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This Is Why You Should Hold Onto Your Youth As Long As Possible

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I miss being five years old.

The lines hadn’t been drawn yet. Any friend seemed a friend for life, every tear was quickly wiped and it didn’t matter if we colored inside the lines, the drawing was always hung on the wall. I also miss twelve and realizing that there is such a thing as too much eyeliner. I miss being sixteen and sitting in the back seat on a drive that held everywhere and nowhere in equal measure. I miss it all with such surprising depth, that I almost forget at every stage I was already wishing for that next step.

Now I’m at an age that adolescent-me would’ve traded anything to be, but instead of hoping for twenty-five I’m thinking of the nights I spent in basements, or on cold high school bleachers. I rushed through those moments, assuming that everything afterwards would be infinitely better. I spent so much time convincing the world I wasn’t a child, just to realize I hadn’t grown up.

Only now I’m not shirking my youth, I’m embracing it.

I’m still drinking cheap beer talking about where I’ll be in five years with people I know I’ll cherish long after that. This time, instead of fast-forwarding I’m going to take a second to appreciate where I’m at. Every time I wanted to move ahead with my life it was because I couldn’t deal with what was in my way.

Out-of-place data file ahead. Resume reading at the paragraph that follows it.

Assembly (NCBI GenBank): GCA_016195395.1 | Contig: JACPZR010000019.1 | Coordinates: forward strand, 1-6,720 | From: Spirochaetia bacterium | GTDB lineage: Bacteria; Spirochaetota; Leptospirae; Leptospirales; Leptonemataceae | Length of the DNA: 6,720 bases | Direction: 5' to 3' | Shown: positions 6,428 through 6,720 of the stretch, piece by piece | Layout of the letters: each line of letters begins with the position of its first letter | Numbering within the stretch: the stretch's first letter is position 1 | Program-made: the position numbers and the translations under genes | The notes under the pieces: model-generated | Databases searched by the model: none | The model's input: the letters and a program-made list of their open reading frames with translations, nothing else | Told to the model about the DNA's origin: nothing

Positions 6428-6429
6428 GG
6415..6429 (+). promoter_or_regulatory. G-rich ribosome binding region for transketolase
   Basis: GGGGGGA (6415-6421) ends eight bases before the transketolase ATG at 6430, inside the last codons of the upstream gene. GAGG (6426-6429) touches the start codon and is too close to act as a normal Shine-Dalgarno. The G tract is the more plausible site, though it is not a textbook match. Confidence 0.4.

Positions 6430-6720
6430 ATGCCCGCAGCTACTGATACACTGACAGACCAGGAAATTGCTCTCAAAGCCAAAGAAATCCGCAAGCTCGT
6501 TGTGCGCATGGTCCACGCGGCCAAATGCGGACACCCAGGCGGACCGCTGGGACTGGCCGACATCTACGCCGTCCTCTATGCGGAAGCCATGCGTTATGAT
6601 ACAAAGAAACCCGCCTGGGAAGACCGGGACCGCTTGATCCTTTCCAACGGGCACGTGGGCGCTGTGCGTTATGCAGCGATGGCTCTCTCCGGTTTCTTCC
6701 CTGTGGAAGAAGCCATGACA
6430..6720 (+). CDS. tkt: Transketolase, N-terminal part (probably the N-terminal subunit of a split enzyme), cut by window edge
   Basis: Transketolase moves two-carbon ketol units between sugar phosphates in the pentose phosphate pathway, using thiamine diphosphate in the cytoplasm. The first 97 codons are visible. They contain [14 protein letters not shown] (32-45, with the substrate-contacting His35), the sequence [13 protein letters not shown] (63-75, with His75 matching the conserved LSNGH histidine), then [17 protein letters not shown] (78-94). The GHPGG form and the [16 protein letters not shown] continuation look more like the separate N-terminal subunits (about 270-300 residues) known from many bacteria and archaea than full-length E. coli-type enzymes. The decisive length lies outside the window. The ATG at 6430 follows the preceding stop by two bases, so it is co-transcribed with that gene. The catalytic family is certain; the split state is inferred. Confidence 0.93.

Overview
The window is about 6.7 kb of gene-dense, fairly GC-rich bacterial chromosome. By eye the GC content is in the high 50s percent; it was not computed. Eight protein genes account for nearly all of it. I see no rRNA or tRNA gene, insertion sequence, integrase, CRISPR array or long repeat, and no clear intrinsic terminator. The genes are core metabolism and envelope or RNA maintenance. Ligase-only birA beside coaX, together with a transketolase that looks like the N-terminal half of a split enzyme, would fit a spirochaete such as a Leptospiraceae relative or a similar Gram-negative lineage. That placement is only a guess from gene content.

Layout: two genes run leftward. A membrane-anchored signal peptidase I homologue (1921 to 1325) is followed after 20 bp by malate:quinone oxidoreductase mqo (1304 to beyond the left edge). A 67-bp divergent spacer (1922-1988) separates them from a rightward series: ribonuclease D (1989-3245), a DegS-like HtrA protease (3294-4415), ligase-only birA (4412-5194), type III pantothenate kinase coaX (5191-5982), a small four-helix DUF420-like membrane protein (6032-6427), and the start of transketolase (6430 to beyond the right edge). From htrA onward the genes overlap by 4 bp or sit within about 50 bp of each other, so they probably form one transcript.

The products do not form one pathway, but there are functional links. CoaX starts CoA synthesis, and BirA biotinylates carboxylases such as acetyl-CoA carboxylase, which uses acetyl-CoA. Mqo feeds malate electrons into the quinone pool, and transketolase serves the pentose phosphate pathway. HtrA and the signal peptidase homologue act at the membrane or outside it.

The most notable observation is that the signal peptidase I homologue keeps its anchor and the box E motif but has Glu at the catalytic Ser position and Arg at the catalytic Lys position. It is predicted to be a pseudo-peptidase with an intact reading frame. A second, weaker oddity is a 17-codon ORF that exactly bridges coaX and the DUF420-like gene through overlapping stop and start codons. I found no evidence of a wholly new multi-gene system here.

Between braces, detention and boys it always seemed the safer route to take was the one where I avoided it all with the teenage hope that once I was older these problems would cease to exist.

For anyone who’s been twenty-one, you know they don’t. A new set of issues just replaces them.

So, now I’m going to take the time to carpe diem. I’m not going to steam-roll my imagination past any of the many mistakes I’ve made. The truth is there’s no need to just blindly wish away my problems with age, or look back and regret not taking advantage of the time I’ve wasted.

We’ve all got regrets that leave their invisible marks on us, like the faintest of scars. But we shouldn’t look at them and cringe with the pain they brought, we should trace these over and remember how much fun we had getting them.

Come May I’ll probably be sporadically submitting emotionally-fraught essays no one really reads, thinking why would anyone not talk me out of a B.A. in English. Or, I’ll be fabulously employed and probably forgetting whatever pseudo-epiphany I’m peddling here.

Either way, for the first time ever I’ve decided not to focus on the always not-so-distant future. I’m going to appreciate that everything seems to be slightly askew right now, so that I will never miss not embracing the awful awesomeness of the here and now. TC mark

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